In the run-up to the release of Issue Seven on 3rd December, we will be offering you a sneak peek at a couple of excerpts of articles from the forthcoming issue. The second is from another Blizzard debutant, Henry Leach, on following a football league team around the turn of the century.
“What a jolly fine time you chaps must have, going away with the teams every other weekend!” This was a remark which was often addressed to me during one period of my journalistic career, when it became my humble duty to follow one First Division football team or another up and down the country in its peregrinations for points. Possibly the many who made it would have been less envious if they had experienced some of the discomforts of the business.
For instance, I have yet to learn that it is one of the pleasures of life to be forced to get out of a warm bed at 4.30am the Saturday before Christmas, to find there is no time to wait for breakfast, and then to trudge two miles through the blackness and a cold drizzling rain to a station where a two hundred miles’ journey north is commenced, and to which you will return in the very small hours of the following morning.
But, all the same, these little trips are somewhat interesting, especially if one is so young and enthusiastic that the results of league matches are considered of more importance than alliances between foreign powers. The genus professional footballer, when he goes abroad to meet the enemy, is a distinct study, and as most boys, especially those residing in a ‘Socker’-infested neighbourhood, have the form of the league clubs weighed up to an ounce, and follow their doings with the closest watchfulness, it occurred to me that they would like to know what takes place as a rule when the teams go away. Few may find out in the ordinary way, for the players’ saloon is sacred to all but the players and trainer, committee-men, and the football war correspondents who follow a club faithfully through the glories and disasters of a whole season’s campaign.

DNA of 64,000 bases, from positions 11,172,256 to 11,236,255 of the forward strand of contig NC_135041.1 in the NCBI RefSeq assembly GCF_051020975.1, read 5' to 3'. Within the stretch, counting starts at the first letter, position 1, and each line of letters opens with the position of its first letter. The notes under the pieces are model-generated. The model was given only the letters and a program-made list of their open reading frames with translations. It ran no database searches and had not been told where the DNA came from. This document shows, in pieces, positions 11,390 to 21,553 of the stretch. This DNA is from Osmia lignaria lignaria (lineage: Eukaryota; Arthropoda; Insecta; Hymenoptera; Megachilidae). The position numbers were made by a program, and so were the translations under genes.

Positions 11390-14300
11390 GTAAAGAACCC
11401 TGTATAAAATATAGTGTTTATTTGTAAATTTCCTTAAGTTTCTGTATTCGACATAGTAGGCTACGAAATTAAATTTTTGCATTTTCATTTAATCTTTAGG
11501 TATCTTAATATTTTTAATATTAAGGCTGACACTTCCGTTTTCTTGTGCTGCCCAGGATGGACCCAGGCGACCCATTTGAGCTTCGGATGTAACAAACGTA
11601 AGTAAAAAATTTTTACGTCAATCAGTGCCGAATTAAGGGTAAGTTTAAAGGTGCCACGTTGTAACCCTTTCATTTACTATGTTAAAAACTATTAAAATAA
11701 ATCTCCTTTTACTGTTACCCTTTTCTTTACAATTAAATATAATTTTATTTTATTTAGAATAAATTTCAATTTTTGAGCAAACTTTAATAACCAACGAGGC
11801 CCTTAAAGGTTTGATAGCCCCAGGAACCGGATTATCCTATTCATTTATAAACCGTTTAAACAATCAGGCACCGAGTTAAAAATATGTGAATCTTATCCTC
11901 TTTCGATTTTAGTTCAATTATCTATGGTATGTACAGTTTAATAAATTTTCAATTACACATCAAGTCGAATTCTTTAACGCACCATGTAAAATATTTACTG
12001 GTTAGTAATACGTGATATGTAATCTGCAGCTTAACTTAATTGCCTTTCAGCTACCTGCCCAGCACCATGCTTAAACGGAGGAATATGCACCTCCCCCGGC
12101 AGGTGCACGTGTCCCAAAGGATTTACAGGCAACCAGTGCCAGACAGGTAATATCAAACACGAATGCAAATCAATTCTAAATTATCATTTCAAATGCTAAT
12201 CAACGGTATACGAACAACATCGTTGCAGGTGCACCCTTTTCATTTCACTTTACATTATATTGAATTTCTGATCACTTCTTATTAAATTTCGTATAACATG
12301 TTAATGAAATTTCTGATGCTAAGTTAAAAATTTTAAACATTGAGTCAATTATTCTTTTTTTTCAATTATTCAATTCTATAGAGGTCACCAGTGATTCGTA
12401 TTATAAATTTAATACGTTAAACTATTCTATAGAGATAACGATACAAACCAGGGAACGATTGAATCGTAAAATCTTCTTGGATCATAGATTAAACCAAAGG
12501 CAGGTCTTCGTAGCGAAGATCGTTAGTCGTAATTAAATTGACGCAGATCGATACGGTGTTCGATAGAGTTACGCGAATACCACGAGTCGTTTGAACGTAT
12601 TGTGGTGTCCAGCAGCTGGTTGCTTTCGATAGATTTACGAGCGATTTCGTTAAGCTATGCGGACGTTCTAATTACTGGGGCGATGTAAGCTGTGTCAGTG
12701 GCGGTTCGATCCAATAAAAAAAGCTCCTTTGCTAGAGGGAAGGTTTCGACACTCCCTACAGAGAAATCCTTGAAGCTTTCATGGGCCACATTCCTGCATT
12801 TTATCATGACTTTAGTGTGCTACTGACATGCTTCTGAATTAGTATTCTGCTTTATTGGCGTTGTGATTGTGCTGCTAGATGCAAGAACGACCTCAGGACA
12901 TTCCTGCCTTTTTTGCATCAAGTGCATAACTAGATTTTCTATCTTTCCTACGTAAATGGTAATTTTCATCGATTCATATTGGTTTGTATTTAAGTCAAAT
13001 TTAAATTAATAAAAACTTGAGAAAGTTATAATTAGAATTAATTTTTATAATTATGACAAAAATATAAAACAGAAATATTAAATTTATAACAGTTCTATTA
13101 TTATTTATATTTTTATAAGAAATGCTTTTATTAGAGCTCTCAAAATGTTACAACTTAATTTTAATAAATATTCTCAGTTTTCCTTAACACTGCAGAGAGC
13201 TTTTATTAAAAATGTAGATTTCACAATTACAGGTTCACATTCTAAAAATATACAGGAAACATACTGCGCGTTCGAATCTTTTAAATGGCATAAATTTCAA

And let me say here now that the experience has taught me that much injustice is done to the football pros, as a class, by those who know nothing about them. I am no believer in the limited company manner in which association football is carried on nowadays; but it is wholly unjust to visit the sins of the system upon the men who are the necessary result of it.
From what I have seen of them — and it is very much — they are a very steady and respectable class, and are very probably much better men than they would have been if they had not taken up football as a profession. Regular habits of life are compulsory, and that is a great thing; and I have never known a professional to take any less interest in the game or be any less loyal to his club or solicitous for its welfare than would have been the case if he had been an amateur and did not get well paid for his services. He does not think of his wages when he is on the field, but only of his side and of the victory which he hopes may come of it.
Henry’s piece is an extract from the book Goal-Post: Victorian Football, edited by Paul Brown, avaliable at www.victorianfootball.co.uk.